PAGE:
The most well known of all B vitamins is B12. A deficiency of B12 is something that has been in the media more of late. This is the vitamin that those who avoid animal products in their most struggle with – as it is only found naturally in animal products – meats, milks, eggs.  It is some fortified cereals however.

We need around 1.5micrograms/day and this is something we can store in the body.

Deficiency in B12 causes wide ranging symptoms including low mood, changes in mental state, altered or abnormal sensation, fatigue, irritability, anaemia and reduced fertility. Whilst some changes can be reversed with treatment, if left unchecked and untreated, some of the damage can be permanent.

“All that I am, or ever hope to be, I owe to my Mother”

It’s Mother’s Day today in the UK and this gives us a chance to show our mums how much they mean to us – whether they are still with us or not. There is an undeniable connection to your mother, no matter what is going on in life.

As babies we are conditioned to bond to the person who provides us with the most care – this can be our mother, father or anyone that provides us the majority of our care. This bond is what psychologists call ‘Attachment Theory’. It’s a biological instinct where we equate our safety with being close to this person and that this person will take away our discomfort and protect us.

We don’t know about you, but that definitely describes our mums.

 

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In honour of our mums, we wanted to share some of the most valuable lessons we have learnt from them:

 

“Grant me serenity to accept the things I cannot change, courage to change the things I can and wisdom to know the difference”.

This was something we had on an ornament in our house growing up – and it followed us from house to house and has always stuck with me. Learning to let go and move on, or dig in and work hard are crucial life skills we all need.

 

“When driving, you don’t have to run a race”

When someone approaches in your rear view mirror, whether it be in the car or in life in general, you can choose to put your foot down or carry on at your own pace. Life is not a race or a competition. Enjoy the journey and don’t put your foot down and miss the beauty and opportunities around you.

 

“Never let the sun set on an argument”

A quote taken from Ephesians 4:26, in the heat of a disagreement it can be hard to reach resolution. Feelings of anger or resentment can be destructive if not handled properly, both to our physical and emotional health, but also can have a wide reaching impact on our relationships and careers.

 

“You are in charge of your own feelings”

This would often come during a typical teenage temper tantrum and mum would tell me that I was in charge of how I felt. At the time, I never understood it, but as I have got older it makes sense. Yes, a certain event or circumstance may trigger emotions e.g. an argument might make us angry, but we are in charge of how we deal with that anger. Do we bottle it up, or do we move on and resolve and forgive? You are in control of how you handle and react to your feelings.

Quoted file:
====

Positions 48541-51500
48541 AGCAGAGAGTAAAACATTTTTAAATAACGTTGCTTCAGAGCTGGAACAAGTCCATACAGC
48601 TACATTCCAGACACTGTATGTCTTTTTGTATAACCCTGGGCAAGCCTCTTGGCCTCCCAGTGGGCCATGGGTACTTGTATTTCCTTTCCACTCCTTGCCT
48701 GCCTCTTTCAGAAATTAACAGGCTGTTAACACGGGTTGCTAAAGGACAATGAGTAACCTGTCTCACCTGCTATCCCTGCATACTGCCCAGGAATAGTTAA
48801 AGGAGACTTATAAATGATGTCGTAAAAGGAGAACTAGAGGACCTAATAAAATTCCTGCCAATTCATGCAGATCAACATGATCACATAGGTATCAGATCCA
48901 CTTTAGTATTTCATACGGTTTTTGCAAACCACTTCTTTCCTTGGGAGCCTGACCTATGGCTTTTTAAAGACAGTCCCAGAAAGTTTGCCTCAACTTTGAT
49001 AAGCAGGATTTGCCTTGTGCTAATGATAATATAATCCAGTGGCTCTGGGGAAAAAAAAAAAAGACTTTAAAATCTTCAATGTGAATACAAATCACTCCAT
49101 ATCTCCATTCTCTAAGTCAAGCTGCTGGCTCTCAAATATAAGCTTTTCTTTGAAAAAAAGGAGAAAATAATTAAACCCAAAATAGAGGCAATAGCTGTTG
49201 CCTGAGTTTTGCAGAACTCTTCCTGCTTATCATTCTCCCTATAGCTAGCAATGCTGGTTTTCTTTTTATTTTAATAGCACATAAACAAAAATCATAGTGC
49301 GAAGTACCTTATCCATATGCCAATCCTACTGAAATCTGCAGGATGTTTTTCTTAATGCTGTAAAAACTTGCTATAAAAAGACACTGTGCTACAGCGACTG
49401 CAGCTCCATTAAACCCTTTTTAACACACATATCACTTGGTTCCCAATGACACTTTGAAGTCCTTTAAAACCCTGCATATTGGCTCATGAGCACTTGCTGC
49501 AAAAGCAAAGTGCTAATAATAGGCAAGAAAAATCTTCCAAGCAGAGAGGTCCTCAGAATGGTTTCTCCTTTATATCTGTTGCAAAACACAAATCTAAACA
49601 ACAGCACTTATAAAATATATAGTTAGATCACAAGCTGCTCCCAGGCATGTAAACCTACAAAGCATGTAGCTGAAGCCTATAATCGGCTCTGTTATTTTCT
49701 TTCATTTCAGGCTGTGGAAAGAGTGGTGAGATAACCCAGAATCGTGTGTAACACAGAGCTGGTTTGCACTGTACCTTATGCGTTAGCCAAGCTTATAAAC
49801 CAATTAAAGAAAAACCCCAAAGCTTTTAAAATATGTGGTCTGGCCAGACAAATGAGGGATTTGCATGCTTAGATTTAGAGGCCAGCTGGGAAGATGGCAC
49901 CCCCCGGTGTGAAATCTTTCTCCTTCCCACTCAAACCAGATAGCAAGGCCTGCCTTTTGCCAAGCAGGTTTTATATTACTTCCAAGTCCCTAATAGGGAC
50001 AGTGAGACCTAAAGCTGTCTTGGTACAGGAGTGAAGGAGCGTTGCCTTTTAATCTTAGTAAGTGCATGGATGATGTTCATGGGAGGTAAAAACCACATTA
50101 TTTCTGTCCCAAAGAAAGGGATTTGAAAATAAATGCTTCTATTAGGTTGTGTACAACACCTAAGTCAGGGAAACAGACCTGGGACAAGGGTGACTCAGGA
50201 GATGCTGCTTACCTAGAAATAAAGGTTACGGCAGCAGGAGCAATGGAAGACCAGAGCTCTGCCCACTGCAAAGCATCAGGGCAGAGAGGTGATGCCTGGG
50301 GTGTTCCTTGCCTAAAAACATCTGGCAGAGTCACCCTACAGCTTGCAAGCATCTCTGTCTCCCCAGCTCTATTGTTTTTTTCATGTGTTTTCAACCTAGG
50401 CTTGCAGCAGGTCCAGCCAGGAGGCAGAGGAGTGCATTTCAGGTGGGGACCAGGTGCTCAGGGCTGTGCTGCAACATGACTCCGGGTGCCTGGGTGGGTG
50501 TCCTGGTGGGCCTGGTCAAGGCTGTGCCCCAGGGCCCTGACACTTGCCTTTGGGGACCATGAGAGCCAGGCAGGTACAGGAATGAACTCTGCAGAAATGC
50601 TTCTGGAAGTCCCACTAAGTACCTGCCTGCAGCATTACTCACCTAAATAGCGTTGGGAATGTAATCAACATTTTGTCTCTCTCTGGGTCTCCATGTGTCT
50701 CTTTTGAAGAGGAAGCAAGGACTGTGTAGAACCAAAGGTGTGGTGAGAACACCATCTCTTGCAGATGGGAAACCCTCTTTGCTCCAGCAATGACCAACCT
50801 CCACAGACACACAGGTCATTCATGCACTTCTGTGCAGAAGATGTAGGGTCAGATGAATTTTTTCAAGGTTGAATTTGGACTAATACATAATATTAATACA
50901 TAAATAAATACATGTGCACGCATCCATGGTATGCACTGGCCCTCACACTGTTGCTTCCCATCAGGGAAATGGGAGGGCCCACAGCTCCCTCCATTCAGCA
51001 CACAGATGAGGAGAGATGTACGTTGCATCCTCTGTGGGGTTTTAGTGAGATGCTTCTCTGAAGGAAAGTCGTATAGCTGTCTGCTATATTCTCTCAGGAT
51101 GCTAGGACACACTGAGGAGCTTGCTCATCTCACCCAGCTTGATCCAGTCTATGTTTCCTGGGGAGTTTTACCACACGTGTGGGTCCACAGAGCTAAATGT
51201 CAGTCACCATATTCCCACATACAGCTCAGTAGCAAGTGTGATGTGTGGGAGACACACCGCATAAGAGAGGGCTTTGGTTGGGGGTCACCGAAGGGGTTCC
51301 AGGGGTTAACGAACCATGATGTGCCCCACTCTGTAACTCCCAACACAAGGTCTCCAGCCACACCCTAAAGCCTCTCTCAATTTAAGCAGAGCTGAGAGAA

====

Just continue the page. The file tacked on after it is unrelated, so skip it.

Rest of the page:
“If you can’t do it, learn to do it”

If there was something I wasn’t able to do, mum would always work out if there was a way to learn it. She always believed education, in all it’s forms, was the way to improve oneself. As doctors, we are somewhat infamous for our poor handwriting, but even growing up my handwriting was questionable. So mum would keep buying me handwriting books to try and practice and improve. When we come up against something we struggle with, we are faced with two options: we can give up, or we can adapt and work through it, and it was my mum taught me that we didn’t give up.

 

“One day you’ll thank me”

They were right. We’re incredibly thankful for all they have done and taught us. Abraham Lincoln told us that “All that I am, or ever hope to be, I owe to my Mother”, and we’re inclined to agree.

 

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Why am I so tired all the time?

“Doctor, I’m just exhausted. All the time. I’m so tired, there must be something wrong with me”

Pretty much every GP or family doctor will hear this several times a day. Tiredness is ubiquitous with our fast paced modern lives, but at what point is it more than just our lifestyle and an indicator that something is medically wrong?

Feeling tired all the time, that feeling that even after a long sleep you don’t feel rested. It’s feeling like you could nap at pretty much any time of day. It’s draining for patients and can have a real knock on impact on their quality of life.

 

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There many medical explanations for tiredness such as hypothyroidism, anaemia and depression but it’s important to also examine your own habits and patterns to work out if it’s anything you might be able to change.

 

In my clinic I tend to try approach both the biological and the behavioural aspects of tiredness simultaneously. Lets get you looked at, examined and tested if relevant, but lets take pause to look at you as a whole – how are your stress levels, are you worried about anything, whats happening with your weight and your appetite, when do you go to bed – to get a sense of anything else we might be able to improve upon.

Stress, anxiety and depression can all impact upon our sleep. Often it might be one of the first signs that you might be suffering one of these conditions. Whether it be that your mind is racing over the days events when you try and go to bed, or thinking about the events of tomorrow or the future. Some patients with anxiety report increased palpitations (a sense of the heart racing in the chest) in the evening/night time which enhances their difficulty sleeping. Patients with depression might experience ‘early morning wakening’ when they are unable to stay asleep and wake in the early hours.